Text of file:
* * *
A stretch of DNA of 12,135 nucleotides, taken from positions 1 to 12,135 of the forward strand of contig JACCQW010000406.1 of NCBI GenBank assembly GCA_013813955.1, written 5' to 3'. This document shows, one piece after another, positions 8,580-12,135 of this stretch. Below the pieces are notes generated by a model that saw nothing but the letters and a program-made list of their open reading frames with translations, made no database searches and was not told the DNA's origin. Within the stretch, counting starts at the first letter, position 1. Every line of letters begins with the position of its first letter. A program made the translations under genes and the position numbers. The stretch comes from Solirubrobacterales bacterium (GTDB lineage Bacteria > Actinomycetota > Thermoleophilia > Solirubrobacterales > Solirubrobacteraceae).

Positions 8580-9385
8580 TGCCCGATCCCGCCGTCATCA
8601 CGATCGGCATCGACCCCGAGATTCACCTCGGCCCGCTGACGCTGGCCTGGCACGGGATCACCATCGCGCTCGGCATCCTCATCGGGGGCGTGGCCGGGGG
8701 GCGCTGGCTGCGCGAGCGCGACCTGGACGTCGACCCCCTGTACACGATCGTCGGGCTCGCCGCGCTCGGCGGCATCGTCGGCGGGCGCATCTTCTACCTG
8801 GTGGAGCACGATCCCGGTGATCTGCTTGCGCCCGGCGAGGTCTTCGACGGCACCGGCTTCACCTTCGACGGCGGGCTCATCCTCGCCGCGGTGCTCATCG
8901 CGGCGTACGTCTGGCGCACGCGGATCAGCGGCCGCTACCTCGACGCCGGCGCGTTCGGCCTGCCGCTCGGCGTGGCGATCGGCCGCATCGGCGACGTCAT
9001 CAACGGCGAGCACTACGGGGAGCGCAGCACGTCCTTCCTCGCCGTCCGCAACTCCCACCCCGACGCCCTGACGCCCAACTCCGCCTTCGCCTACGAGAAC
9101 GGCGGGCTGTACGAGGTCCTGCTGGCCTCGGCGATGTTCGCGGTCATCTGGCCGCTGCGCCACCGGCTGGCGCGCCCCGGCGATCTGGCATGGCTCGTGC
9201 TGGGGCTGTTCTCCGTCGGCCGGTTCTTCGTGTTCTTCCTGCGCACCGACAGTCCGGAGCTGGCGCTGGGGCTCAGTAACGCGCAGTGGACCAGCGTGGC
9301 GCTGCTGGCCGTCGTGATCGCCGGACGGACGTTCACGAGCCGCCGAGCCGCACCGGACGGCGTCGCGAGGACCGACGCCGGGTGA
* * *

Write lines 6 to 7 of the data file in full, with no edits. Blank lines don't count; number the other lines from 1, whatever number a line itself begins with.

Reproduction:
8801 GTGGAGCACGATCCCGGTGATCTGCTTGCGCCCGGCGAGGTCTTCGACGGCACCGGCTTCACCTTCGACGGCGGGCTCATCCTCGCCGCGGTGCTCATCG
8901 CGGCGTACGTCTGGCGCACGCGGATCAGCGGCCGCTACCTCGACGCCGGCGCGTTCGGCCTGCCGCTCGGCGTGGCGATCGGCCGCATCGGCGACGTCAT